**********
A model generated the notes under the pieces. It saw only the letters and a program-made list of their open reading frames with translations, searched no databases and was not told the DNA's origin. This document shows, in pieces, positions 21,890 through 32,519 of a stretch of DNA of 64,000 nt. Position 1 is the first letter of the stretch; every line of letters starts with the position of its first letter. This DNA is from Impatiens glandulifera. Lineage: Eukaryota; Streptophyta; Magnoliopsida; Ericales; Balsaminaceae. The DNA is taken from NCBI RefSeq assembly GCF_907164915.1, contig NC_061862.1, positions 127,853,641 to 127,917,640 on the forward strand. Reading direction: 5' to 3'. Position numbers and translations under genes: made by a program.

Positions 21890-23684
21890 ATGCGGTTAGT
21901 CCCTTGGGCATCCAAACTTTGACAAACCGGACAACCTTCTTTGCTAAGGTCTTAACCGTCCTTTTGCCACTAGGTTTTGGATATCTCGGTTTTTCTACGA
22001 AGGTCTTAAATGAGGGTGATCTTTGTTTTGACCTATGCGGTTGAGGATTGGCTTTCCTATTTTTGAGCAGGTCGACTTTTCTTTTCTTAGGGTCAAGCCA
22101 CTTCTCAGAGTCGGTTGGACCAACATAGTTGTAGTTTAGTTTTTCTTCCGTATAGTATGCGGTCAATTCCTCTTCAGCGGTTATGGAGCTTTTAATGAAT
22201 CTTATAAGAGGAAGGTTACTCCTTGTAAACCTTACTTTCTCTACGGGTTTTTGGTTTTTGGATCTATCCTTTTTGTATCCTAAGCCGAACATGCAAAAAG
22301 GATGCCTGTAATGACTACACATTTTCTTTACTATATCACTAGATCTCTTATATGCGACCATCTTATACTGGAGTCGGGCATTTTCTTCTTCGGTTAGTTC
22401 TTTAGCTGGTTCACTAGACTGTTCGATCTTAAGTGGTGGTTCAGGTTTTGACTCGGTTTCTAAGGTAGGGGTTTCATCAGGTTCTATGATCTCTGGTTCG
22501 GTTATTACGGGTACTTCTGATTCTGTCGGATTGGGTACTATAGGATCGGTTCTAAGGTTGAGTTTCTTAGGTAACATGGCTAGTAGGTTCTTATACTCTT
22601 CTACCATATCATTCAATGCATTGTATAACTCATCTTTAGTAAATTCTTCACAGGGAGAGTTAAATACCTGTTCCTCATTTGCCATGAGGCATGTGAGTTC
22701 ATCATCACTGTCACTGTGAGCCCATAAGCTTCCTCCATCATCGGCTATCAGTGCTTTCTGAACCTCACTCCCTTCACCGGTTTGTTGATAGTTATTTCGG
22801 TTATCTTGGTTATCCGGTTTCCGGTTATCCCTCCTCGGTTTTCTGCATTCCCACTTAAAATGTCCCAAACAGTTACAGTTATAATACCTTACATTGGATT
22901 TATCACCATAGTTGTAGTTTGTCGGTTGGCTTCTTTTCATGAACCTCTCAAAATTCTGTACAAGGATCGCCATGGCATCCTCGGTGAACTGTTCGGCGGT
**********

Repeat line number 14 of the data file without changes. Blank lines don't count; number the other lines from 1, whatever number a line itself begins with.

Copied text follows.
22901 TATCACCATAGTTGTAGTTTGTCGGTTGGCTTCTTTTCATGAACCTCTCAAAATTCTGTACAAGGATCGCCATGGCATCCTCGGTGAACTGTTCGGCGGT